Have you had a piece of chicken breast meat that was tough and chewy? This is a disorder called wooden breast syndrome that occurs in broiler chickens. The pectoral muscles, or breast meat, becomes tough and chewy. This syndrome can cause an economic toll on poultry producers.
When you look at a piece of chicken breast meat, you cannot see the problem. But, once the meat is cooked, the defect is noticeable. Researchers at the University of Delaware have possibly discovered the reason and a solution to reduce the problem.
In broilers, if they abnormally metabolize fat in the pectoral muscles, the syndrome develops. Ideally, the broilers should be metabolizing glucose instead of lipids. Therefore, the broiler has a higher amount of free radicals that damage pectoral muscles. By testing their blood for the enzyme lipoprotein lipase, they can identify the problem early for better management.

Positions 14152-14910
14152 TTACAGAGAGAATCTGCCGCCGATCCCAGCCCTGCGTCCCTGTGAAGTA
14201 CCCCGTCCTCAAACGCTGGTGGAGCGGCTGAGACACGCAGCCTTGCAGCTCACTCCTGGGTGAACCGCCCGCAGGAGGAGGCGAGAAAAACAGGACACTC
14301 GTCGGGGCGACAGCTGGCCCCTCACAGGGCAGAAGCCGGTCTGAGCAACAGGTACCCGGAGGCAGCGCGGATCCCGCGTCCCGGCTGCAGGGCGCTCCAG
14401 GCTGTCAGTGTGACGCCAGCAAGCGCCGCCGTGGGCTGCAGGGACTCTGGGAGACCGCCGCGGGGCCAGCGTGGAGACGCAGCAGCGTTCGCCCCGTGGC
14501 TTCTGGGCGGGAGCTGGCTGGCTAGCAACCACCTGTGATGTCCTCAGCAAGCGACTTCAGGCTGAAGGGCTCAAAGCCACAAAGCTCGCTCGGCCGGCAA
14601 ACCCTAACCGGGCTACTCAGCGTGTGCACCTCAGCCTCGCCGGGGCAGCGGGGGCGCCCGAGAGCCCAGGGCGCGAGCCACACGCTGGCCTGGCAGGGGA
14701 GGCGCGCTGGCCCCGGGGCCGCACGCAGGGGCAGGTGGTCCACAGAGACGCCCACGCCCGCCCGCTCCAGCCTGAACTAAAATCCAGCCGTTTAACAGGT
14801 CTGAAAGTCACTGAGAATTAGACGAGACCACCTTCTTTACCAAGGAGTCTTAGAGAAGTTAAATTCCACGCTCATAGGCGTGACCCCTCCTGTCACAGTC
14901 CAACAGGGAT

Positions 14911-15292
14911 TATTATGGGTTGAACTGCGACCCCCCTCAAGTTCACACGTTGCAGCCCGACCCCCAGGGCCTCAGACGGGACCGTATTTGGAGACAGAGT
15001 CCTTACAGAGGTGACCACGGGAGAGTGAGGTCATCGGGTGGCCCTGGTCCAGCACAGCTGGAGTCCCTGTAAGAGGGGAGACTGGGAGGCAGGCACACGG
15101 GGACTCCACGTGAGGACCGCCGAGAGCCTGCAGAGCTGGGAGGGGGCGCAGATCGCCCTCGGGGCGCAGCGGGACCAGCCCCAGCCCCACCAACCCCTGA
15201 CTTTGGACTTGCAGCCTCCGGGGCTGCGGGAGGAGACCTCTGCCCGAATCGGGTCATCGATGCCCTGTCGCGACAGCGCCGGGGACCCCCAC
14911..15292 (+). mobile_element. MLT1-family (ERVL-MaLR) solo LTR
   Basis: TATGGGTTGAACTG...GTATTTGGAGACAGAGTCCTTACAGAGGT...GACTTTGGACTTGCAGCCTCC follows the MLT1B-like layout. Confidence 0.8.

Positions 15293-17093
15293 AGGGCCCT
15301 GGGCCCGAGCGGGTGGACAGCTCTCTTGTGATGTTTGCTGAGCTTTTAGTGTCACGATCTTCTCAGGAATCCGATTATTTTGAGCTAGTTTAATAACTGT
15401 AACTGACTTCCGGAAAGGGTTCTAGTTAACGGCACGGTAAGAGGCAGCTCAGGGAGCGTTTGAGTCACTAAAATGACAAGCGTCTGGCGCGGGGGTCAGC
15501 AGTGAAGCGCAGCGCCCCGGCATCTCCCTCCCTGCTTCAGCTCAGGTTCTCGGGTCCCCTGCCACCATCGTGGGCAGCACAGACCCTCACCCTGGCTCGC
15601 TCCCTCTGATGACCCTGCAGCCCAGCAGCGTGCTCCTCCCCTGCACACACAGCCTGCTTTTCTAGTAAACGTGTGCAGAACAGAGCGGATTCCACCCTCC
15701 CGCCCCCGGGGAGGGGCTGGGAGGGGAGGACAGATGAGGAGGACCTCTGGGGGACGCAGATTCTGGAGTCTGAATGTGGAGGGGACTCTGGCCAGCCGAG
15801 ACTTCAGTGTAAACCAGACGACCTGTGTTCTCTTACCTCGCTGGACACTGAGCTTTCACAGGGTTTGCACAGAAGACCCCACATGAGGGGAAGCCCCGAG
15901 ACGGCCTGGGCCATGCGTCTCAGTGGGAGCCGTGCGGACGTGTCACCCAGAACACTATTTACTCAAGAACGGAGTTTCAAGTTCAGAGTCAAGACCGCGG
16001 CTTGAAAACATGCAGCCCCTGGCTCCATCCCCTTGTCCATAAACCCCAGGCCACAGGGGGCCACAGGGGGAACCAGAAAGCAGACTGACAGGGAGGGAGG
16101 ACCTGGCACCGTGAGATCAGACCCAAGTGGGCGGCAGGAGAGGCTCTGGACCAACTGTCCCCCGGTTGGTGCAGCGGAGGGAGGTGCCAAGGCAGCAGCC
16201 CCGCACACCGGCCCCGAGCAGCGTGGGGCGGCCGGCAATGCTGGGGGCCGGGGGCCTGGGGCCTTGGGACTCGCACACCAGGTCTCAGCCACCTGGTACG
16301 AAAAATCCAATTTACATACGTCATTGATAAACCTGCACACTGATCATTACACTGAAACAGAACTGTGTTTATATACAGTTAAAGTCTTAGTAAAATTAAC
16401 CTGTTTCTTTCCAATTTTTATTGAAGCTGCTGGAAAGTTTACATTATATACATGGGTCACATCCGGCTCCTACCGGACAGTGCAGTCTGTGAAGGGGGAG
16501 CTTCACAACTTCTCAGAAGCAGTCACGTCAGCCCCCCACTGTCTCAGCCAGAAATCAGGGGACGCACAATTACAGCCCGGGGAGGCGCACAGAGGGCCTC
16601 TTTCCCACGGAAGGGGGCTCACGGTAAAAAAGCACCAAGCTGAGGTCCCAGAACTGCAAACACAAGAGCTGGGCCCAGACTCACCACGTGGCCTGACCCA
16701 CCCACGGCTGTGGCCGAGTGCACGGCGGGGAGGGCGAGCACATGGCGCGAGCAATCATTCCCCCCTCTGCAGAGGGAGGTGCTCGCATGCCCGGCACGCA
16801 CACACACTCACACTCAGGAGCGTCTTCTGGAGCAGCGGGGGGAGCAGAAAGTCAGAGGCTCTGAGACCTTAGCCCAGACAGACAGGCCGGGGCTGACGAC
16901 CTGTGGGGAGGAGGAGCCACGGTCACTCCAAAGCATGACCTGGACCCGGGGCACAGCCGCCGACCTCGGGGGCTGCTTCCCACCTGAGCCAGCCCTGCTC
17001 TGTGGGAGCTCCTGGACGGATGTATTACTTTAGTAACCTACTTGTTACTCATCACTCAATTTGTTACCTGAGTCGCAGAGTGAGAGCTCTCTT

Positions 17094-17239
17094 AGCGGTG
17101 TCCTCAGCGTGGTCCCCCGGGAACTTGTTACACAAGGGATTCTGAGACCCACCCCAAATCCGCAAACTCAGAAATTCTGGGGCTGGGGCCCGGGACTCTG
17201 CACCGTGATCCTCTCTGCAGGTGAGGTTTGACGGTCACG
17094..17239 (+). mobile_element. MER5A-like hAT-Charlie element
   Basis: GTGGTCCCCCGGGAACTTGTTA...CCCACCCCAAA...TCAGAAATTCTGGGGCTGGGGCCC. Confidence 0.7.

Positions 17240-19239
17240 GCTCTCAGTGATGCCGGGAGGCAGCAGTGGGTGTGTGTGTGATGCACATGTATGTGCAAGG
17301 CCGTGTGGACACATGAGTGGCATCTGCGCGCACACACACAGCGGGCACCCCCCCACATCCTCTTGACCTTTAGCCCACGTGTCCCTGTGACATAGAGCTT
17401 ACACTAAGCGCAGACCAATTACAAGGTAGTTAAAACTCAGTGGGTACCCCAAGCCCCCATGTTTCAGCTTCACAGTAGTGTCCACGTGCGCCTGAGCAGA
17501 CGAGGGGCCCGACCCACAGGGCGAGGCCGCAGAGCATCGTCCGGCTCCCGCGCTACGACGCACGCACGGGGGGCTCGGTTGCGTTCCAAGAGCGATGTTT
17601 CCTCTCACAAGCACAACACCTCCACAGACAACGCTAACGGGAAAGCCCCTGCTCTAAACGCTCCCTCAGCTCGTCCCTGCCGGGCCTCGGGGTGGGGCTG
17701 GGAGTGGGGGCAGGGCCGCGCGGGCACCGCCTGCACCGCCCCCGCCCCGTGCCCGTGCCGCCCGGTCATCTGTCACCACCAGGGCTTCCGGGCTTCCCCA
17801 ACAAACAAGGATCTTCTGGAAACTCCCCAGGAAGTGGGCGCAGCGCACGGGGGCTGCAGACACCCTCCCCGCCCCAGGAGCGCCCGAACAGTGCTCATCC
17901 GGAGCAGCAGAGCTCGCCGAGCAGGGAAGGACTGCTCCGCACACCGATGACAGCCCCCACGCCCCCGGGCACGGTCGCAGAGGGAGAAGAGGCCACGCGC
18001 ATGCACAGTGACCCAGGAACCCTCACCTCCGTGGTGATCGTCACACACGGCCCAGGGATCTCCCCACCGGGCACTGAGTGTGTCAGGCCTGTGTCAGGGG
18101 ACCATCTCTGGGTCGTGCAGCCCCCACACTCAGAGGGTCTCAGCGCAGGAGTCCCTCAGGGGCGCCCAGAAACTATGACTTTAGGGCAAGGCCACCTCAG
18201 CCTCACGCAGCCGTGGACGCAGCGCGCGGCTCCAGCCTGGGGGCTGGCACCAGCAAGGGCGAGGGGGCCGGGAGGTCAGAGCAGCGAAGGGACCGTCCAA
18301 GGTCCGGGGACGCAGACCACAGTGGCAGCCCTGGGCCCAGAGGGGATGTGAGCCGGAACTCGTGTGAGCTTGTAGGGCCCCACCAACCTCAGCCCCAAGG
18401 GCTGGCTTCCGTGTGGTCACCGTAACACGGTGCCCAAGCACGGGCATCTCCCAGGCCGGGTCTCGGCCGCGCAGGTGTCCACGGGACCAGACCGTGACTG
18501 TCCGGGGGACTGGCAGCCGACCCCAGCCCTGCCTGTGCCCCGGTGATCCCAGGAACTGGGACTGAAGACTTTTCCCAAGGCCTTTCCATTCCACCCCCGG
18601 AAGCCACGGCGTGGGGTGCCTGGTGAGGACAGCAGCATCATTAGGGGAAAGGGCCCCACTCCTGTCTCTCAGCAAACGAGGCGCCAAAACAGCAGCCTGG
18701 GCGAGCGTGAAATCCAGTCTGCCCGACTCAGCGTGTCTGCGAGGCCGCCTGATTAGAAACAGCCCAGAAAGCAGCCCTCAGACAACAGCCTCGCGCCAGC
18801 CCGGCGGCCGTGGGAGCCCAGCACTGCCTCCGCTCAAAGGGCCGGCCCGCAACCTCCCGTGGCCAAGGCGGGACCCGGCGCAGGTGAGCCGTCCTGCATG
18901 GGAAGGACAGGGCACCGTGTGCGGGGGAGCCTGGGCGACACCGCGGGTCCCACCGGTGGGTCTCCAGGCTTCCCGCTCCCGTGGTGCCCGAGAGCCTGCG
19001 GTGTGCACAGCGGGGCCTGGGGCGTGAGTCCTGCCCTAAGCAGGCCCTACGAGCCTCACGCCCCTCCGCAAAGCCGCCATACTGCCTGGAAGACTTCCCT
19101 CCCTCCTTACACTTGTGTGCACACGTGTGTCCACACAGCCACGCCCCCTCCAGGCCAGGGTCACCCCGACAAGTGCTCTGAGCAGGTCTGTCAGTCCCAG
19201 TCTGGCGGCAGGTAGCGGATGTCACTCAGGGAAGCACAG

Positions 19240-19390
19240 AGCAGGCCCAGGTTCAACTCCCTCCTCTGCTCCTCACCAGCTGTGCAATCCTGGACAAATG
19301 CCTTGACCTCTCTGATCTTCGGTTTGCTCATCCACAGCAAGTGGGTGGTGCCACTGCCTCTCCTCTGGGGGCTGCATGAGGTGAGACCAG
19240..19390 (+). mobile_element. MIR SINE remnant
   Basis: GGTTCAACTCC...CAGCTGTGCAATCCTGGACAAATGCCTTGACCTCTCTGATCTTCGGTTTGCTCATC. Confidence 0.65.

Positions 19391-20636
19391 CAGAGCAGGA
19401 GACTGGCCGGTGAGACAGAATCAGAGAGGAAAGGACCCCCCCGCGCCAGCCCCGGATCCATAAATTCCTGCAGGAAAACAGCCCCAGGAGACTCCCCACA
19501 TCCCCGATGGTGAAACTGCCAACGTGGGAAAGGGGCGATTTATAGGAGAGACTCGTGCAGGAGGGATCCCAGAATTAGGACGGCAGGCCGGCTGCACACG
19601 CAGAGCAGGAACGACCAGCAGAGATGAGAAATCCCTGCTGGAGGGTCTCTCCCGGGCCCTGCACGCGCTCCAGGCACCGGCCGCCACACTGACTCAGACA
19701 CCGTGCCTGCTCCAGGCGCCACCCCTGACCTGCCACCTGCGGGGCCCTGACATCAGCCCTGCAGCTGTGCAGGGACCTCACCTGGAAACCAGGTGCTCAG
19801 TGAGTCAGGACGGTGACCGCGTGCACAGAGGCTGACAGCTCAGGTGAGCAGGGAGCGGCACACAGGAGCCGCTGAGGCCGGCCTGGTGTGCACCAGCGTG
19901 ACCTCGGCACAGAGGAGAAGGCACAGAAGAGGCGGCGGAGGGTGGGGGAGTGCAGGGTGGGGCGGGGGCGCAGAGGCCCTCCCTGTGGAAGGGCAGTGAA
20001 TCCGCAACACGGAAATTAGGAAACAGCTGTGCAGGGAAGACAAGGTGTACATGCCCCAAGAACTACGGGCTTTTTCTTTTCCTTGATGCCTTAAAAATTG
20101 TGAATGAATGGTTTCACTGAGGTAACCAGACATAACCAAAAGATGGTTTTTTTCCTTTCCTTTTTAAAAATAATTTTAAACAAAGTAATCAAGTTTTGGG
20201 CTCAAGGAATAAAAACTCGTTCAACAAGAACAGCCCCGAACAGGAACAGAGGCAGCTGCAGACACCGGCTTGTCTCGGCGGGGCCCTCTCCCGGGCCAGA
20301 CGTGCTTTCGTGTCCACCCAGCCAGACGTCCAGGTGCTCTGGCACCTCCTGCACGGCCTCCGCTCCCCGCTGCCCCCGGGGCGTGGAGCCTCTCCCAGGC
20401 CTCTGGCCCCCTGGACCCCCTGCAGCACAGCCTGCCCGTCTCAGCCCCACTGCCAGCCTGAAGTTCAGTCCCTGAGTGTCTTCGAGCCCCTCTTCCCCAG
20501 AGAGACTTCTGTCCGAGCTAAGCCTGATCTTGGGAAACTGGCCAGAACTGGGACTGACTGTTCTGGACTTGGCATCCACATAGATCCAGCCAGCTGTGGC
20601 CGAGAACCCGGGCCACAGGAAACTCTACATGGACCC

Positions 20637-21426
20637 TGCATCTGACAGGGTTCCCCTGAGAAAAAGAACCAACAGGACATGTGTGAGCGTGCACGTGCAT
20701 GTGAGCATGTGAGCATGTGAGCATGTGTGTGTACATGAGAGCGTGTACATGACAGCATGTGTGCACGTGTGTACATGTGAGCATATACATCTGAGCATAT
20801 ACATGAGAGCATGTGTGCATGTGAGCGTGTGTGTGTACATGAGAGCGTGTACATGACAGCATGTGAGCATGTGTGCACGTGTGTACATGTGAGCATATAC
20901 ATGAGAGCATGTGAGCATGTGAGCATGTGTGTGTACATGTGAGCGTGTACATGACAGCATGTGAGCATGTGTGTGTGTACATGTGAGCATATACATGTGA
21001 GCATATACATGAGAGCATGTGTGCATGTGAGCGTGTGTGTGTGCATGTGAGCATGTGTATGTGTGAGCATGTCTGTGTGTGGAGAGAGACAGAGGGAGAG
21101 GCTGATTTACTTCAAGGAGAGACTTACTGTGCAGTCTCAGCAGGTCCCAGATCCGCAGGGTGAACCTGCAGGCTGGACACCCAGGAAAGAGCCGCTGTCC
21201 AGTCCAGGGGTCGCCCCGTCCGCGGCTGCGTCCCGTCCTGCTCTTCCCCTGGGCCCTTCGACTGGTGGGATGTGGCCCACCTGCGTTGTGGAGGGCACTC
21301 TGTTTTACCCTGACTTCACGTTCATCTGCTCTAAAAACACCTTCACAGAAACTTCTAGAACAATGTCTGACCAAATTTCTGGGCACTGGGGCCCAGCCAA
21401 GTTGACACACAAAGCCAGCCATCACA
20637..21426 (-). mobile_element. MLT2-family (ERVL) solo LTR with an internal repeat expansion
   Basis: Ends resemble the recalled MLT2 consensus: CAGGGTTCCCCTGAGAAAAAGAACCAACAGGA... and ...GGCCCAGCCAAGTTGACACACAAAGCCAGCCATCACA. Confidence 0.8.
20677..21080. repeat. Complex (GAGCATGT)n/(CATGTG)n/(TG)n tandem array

Numerous outbreaks of illness associated with chicken liver have occurred. Most of these outbreaks were caused by the bacteria Campylobacter and Salmonella and were linked to chicken liver dishes that were:
Pâté or a similar blended dish (e.g. mousse, spread, or butter);
Inadequately cooked; and
Prepared in a restaurant or other foodservice setting.
Inadequately cooked chicken liver is risky because pathogens can exist both on the external surface of the liver and in its internal parts. Chicken liver dishes should be consumed only after being cooked throughout to a safe minimum internal temperature of 165°F (73.9°C). Additionally, chicken liver should be handled carefully to prevent cross-contamination.